And these very conditions mean that some forests will not come back, and more landscapes will turn to arid and semiarid grassland. Each year more of what’s left will burn. A few days ago, I studied a U.S. drought map and the entire West was in some degree of drought and much of that not merely a recent phenomenon; at my home on the North Coast we are ending our second rain season at approximately half of normal and some say we’re actually in a multi-decades drought that is only interrupted from time to time with rainy years. As for here and now, though, nine months have made a significant difference; grasses and a few forbs are returning and in a first brief walk I’ve counted three species of wildflowers. I had speculated that maybe some of the juniper would regenerate since their burning seemed superficial, but that was wrong-headed optimism, at least at first glance; I’ve seen nothing to justify it and in retrospect it sounds naïve. Still, what was consistent darkness, but for a few areas and trees that due to the vagaries of wind had survived the surrounding conflagration, today has a soft green glow decorated with occasional glitter of purple and yellow flowers. The distant view across the relatively flat land north of here is still mostly of those dark sentinels, but closer by signs of better days coming are clear. If we weren’t still in drought, I’m sure it would be even better. But no complaints; the sight before me is like a smile returned to the face of a depressed friend whose grief has yielded to time. Tomorrow I will walk farther and see more.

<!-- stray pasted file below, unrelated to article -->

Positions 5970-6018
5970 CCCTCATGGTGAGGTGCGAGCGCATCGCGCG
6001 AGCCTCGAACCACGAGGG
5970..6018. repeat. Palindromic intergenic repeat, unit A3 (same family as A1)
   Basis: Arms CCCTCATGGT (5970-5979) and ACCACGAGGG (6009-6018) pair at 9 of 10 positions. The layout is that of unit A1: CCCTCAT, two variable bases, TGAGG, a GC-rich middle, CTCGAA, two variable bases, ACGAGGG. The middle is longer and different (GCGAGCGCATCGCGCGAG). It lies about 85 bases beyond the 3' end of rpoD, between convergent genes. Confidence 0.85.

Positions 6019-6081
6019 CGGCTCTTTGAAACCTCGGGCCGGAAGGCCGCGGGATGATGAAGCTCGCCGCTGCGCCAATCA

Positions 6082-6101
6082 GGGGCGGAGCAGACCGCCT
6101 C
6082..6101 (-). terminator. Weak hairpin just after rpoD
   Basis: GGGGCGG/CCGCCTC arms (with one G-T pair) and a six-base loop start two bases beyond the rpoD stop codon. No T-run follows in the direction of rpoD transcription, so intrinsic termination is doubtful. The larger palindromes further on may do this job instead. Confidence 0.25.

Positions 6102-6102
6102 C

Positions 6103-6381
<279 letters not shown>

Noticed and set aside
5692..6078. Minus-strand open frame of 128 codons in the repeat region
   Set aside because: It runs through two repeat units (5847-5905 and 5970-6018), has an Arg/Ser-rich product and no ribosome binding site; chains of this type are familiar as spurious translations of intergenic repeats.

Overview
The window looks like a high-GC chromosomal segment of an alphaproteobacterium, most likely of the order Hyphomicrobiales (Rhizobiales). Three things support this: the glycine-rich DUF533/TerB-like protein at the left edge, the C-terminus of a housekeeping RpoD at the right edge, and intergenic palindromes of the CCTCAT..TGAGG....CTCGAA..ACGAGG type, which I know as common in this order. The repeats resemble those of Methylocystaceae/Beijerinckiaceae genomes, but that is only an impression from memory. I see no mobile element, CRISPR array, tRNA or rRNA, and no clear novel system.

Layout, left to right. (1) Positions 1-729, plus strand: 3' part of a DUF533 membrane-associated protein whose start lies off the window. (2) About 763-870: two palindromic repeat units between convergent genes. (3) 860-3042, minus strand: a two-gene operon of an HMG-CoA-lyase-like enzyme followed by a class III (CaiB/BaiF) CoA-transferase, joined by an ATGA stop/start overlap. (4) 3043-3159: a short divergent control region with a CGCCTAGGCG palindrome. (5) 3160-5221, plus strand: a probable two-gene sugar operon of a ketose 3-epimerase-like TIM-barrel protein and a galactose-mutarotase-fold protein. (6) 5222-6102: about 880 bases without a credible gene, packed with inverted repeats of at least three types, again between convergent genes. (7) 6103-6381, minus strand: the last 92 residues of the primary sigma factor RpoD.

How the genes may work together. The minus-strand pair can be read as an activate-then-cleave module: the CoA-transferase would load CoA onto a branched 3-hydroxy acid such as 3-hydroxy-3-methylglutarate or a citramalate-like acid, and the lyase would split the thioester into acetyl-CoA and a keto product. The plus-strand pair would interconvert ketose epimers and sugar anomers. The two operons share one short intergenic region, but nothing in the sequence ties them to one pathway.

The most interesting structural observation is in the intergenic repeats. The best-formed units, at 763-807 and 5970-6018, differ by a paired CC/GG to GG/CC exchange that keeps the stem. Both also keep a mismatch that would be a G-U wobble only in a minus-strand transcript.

Photo from Lava Beds National Monument Park Service